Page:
Under contract with Cambridge University Press (Elements Series in International Relations).
Digital technologies are reshaping the global economy and complicating its governance. Novel business models deploy digital tools to profit from international transactions in data, services, and knowledge. These innovations in technology and business propel a new, digital phase of globalization defined by an explosion of cross-border information flows that is provoking political conflict and policy discord. Unlike the previous phase of globalization in which governments liberalized tariffs in common industrial cause, policy impediments to digital flows are on the rise. Fundamental differences in governance objectives across nations confound international cooperation in the digital era.
By introducing a data dimension to international trade, digital globalization challenges policymakers and scholars alike. Policymakers operate under a rules-based system built for trade in goods, which is ill equipped to manage conflicts emanating from trade in digital products and services. Building a cooperative framework for the global digital economy will require consensus around a new set of rules that will challenge monopolies in economic and political power. For scholars, digital globalization provokes new policy demands and reshuffles political coalitions in ways that workhorse models fail to explain. The political fault lines of the digital economy require reassessing the ways in which technology and business strategy shape international economic relations. This monograph proposes to do so in three steps, dedicating a chapter to each.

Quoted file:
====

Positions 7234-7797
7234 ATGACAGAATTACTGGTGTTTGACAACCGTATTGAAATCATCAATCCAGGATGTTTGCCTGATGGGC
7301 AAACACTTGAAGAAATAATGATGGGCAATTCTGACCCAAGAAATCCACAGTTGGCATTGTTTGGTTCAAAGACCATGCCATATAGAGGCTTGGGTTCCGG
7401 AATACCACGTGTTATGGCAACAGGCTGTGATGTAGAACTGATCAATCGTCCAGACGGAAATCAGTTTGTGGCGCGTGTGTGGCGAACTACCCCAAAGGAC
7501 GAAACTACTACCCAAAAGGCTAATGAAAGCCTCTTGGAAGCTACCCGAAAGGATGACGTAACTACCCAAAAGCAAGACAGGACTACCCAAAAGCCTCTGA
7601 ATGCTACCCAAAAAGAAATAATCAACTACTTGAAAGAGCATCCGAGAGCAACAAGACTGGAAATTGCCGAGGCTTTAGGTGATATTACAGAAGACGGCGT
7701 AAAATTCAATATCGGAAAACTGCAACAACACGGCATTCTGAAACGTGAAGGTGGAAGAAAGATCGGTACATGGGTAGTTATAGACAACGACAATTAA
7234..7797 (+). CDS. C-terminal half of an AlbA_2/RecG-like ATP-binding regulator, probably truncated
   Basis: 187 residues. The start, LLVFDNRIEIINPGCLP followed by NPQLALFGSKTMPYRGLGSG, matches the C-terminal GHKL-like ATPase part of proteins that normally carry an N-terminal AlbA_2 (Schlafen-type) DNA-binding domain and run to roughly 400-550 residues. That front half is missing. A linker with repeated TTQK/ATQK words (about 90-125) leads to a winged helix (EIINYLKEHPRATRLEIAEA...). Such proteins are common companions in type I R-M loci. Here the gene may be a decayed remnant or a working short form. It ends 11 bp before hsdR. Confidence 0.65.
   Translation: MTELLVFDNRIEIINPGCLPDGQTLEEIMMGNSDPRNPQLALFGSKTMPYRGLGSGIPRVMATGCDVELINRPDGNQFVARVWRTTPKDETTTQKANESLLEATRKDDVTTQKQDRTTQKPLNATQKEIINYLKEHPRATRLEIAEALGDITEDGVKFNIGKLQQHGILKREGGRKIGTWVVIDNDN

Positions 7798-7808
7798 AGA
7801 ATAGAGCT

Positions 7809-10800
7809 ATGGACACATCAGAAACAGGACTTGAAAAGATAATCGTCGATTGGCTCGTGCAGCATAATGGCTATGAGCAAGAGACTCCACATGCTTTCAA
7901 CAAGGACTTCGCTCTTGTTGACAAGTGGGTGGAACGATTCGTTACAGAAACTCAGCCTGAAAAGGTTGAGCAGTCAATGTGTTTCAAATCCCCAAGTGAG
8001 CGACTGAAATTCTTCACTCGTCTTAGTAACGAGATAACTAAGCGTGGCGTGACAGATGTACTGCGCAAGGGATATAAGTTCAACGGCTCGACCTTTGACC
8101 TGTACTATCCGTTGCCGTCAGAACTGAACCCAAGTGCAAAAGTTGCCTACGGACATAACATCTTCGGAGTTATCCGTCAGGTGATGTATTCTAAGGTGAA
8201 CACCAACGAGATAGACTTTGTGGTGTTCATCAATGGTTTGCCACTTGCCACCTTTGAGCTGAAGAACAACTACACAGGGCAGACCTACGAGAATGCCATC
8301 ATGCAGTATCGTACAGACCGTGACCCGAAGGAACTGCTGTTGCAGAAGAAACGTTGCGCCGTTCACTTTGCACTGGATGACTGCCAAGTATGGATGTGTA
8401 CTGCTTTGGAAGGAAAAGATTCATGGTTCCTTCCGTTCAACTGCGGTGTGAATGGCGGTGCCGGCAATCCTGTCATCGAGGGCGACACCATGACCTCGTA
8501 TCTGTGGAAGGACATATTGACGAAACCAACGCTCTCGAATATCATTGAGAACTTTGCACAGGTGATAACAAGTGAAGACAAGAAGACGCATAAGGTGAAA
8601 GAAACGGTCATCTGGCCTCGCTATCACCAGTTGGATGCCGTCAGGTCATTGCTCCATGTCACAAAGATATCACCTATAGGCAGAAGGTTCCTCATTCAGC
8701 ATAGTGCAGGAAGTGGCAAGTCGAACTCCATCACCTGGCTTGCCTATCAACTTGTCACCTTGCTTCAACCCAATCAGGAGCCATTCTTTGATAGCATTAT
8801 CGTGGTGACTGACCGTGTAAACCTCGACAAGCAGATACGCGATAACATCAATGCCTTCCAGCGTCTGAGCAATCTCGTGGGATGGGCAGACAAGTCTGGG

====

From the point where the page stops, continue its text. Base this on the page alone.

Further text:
The first defines the scope of inquiry into digital globalization and its policy contours. I focus on issues surrounding digital trade, which encompasses cross-border, digitally enabled transactions of services, data, and goods. I demonstrate how new technologies facilitate the creation of data-driven business models centered on digital trade that can erode individual privacy, shift tax burdens, and cement monopoly positions. This chapter will describe how governments have responded by developing policies to constrain digital globalization.
The second chapter develops a new theoretical framework for understanding variation in these divergent policy approaches. Existing political explanations for trade policy focus on narrow economic interests, but digital trade generates political demands and divisions that are sometimes activated by non-economic considerations. In democracies, policymakers design digital trade policies in response to privacy and national security concerns, backlash against multinationals’ tax avoidance schemes, and the market consequences of the digital economy—industrial concentration and rising inequality. Autocratic leaders respond to the new environment by controlling information and data flows in order to promote regime stability and advance domestic knowledge-based industries.
The third chapter discusses the implications of divergent digital trade policies for global economic cooperation. Unencumbered by rules, countries’ discordant approaches to the governance of digital flows threatens to upend international economic relations. New technologies require redesigning global trade institutions—a monumental task given the political divisions described in this monograph.